Flexural behaviour of ferrocement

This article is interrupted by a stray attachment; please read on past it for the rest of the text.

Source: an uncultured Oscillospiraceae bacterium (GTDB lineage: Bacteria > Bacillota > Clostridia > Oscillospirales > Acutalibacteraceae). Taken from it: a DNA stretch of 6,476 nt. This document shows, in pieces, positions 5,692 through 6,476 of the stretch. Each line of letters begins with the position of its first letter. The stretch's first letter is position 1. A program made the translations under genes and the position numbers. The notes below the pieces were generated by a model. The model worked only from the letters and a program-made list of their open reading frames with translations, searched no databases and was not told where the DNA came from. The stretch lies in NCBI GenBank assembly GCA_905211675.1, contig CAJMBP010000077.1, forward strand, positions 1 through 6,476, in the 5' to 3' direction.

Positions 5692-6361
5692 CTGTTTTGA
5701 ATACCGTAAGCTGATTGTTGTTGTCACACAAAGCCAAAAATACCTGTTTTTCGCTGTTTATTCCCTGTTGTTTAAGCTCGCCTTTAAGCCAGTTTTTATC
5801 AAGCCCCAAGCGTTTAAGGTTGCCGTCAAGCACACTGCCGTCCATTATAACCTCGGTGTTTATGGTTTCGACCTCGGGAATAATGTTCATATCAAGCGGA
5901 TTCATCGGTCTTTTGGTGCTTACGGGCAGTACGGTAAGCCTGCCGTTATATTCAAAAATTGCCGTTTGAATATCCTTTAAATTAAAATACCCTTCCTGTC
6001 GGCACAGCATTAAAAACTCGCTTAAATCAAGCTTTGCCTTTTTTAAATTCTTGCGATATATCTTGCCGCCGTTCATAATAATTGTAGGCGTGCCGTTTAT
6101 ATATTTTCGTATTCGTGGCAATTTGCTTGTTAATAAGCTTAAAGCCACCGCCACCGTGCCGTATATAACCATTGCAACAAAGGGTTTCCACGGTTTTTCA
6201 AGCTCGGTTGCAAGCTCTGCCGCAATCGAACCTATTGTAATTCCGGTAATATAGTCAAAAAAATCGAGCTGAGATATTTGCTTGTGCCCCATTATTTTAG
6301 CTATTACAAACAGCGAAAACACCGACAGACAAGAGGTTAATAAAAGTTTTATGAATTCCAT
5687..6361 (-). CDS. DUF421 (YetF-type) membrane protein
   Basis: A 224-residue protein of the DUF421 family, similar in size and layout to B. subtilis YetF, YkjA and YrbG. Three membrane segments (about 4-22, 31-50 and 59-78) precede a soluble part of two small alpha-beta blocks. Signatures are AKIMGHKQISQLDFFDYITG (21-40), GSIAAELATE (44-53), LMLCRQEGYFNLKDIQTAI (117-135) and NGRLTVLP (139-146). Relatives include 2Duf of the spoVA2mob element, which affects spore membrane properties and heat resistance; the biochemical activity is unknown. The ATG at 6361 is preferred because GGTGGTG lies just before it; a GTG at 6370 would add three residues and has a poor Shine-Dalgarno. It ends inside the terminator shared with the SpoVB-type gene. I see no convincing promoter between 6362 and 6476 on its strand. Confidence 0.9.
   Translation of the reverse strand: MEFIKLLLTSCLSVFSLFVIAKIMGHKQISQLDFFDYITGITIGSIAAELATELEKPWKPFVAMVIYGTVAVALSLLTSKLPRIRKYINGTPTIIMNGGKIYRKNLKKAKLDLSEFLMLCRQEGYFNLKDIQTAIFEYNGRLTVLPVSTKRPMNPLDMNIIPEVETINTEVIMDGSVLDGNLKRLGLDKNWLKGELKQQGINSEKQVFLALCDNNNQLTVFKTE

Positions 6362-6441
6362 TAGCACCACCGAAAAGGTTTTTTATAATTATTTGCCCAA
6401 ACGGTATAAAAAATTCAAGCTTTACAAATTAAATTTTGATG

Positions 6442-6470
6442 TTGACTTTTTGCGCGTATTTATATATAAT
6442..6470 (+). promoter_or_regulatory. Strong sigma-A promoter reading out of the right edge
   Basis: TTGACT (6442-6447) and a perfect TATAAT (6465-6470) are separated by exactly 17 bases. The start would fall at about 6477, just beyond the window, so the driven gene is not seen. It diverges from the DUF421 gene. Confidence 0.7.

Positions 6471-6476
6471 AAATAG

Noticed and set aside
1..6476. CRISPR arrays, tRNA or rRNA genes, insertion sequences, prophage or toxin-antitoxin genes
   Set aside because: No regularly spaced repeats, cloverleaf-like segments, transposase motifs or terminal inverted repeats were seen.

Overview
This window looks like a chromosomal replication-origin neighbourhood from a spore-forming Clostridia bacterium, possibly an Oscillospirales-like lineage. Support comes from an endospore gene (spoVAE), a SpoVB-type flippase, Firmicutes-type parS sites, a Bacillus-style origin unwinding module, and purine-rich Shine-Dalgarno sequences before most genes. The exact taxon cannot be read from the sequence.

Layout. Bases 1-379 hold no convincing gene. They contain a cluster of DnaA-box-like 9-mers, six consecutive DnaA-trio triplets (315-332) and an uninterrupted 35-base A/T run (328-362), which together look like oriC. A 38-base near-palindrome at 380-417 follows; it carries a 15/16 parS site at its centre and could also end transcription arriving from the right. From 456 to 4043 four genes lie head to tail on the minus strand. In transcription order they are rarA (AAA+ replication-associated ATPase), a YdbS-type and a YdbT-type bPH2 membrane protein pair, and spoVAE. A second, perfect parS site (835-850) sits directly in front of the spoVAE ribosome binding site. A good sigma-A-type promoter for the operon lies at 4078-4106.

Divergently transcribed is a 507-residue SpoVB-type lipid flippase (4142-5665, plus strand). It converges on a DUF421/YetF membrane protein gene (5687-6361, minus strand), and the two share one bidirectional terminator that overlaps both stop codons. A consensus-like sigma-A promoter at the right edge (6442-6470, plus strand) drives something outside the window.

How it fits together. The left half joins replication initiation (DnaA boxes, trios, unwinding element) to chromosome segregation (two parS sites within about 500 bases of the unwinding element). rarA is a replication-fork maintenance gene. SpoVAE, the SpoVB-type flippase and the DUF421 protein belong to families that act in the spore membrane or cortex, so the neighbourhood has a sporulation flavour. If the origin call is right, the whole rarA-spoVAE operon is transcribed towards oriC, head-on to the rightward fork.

Ferrocement is often believed to be a form of reinforced concrete. However, in spite of the similarities between the two materials there are still major differences, indicating that ferrocement requires a separate study to establish its structural performances. On the other hand, although a large amount of research has been carried out on ferrocement, its flexural behaviour is still not fully understood. The aim of this investigation is to study the structural behaviour of ferrocement plates under flexural loading and the influence of the different variables on the strength and deformation characteristics. The variables studied were the mesh number, strength, opening and distribution, presence of steel bars, and the thickness of the section and the mortar cover. The experimental programme included 49 plates, 1000x300 mm in dimensions, reinforced with woven type steel wire mesh and tested under two lines load. Deformation measurements were taken from first application of the load up till failure and about10000 crack measurements (crack width and spacing) were recorded. The crack width data were dealt with statistically. The effect of the variables on the crack width was studied, quantitatively, by comparing the rate of growth of crack width of the plates. It was found that ferrocement cracking behaviour is characterized by almost a full development of the cracks at relatively early stages of the load (about 30-50% of the ultimate load) and the crack width is smaller and more uniformly distributed than in reinforced concrete. The mesh number and yield strength influenced significantly the crack width and spacing. There was a limit for the mesh number after which the enhancement in the cracking performance of the plates slowed down noticeably. Crack width prediction equations were derived from these tests showed good correlation, whereas the published crack width formulae largely overestimated or underestimated the measured crack width. The strength and deformation were influenced mainly by the yield strength and fraction volume of reinforcement in the loading direction. The deflection is most likely to exceed the serviceability criteria before the crack width. For a span-deflection ratio of 180, the mean crack width was mostly below 20 microns, and the load was about 15-30% of the ultimate load. A procedure is proposed to analyse ferrocement sections under flexural loading. While application of reinforced concrete theory to predict the ultimate moment largely underestimated the experimental results, the proposed procedure predicted closely the experimental moment and deflection at first cracking, yielding and failure of the tested plates.